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Jury awards more than $5M to Portland man shot by police

February 21, 2018

PORTLAND, Ore. (AP) — A federal jury awarded millions of dollars in damages to a Portland man who was shot and wounded by police he mistook for intruders.

Jurors on Tuesday found the officers liable for battery and negligence when they failed to identify themselves while going through the man’s yard in March 2012 to surround the home of a suspect wanted for attempted murder, The Oregonian/OregonLive reported .

Adalberto Flores-Haro went outside to yell at the unknown figures. When they told him to go back inside, he returned with a gun and was shot in the abdomen and elbow.

His lawyer, David Park, told jurors during his closing argument that the officers entered the property without permission, never identified themselves and didn’t warn Flores-Haro that he’d be shot if he got a gun.

The officers fired 14 times. Several bullets pierced the walls of the Flores-Haro’s home. Five children were in the home at the time.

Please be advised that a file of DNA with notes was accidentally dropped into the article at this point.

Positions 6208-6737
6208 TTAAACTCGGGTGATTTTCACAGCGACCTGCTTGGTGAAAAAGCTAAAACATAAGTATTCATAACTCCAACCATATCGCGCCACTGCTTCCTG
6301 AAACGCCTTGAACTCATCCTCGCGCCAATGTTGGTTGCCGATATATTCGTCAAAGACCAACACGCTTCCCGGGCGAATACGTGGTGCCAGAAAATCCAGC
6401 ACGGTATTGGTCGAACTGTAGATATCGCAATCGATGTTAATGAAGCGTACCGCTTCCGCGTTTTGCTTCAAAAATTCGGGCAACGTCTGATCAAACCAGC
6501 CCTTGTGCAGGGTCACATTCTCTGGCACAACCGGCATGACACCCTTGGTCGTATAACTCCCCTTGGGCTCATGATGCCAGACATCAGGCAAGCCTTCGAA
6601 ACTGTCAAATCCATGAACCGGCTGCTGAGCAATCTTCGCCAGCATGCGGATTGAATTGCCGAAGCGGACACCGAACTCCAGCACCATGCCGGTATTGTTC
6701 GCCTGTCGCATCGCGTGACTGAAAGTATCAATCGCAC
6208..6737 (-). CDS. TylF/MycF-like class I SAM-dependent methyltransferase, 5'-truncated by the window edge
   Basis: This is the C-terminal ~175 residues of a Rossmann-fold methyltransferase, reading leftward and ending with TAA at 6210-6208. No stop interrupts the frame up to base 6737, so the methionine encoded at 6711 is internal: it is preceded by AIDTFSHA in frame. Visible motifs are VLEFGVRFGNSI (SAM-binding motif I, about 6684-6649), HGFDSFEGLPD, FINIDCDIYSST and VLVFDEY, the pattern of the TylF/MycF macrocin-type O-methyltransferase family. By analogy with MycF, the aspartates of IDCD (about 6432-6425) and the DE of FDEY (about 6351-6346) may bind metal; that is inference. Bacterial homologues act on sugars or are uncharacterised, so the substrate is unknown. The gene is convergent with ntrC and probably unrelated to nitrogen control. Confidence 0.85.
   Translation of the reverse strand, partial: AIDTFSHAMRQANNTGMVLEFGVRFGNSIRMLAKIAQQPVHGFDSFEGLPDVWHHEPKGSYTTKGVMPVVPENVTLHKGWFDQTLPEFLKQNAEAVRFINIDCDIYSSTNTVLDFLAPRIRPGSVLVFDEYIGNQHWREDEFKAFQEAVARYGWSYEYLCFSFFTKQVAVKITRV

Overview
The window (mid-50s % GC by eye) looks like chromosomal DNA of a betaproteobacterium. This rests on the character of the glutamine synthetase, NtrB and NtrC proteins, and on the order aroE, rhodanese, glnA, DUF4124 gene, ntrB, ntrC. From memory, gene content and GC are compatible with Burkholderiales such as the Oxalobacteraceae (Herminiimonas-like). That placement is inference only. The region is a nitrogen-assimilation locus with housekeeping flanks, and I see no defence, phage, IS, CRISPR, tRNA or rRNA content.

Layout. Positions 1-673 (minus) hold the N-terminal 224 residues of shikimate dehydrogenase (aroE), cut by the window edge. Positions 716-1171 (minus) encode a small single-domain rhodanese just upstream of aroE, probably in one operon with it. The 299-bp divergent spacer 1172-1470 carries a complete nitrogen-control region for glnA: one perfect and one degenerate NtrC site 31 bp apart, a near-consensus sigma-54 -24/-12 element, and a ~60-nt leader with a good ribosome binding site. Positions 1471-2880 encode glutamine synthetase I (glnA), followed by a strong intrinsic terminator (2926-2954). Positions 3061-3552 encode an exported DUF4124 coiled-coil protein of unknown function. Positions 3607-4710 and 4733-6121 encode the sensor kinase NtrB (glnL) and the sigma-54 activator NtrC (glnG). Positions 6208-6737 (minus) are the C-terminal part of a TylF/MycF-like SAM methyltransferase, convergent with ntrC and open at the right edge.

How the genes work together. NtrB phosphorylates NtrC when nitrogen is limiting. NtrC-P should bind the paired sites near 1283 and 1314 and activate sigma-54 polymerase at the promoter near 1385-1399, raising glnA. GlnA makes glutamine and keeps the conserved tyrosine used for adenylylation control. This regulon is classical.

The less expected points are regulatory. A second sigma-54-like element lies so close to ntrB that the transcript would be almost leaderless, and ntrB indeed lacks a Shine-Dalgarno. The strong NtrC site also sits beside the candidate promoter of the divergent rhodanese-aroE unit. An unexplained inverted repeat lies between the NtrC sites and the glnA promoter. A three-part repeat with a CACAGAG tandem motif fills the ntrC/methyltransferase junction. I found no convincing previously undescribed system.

“They treated Mr. Flores-Haro as another obstacle in their way, in order to accomplish their mission, rather than treating him as one of their missions in the first place — to protect the community,” Park told jurors.

Lawyers for the officers countered in closing arguments that it was Flores-Haro’s poor choice to emerge from his home with a gun.

“He wanted to scare the hell out of people. ... His reaction was way out of proportion to the event that occurred,” attorney Steven Kraemer said.

The officers were members of a tactical team from neighboring Washington County. They were called because Portland’s team was training that day. The team members and their lawyers said they didn’t alert Flores-Haro and other neighbors about their mission because they didn’t know if any were associates of the suspect.

The jury awarded $2.5 million to Flores-Haro for battery.

The jurors also awarded $4.5 million in damages for negligence, but that amount is expected to be reduced to $2.6 million because they found Flores-Haro shared some liability, The Oregonian/OregonLive reported.


Information from: The Oregonian/OregonLive, http://www.oregonlive.com

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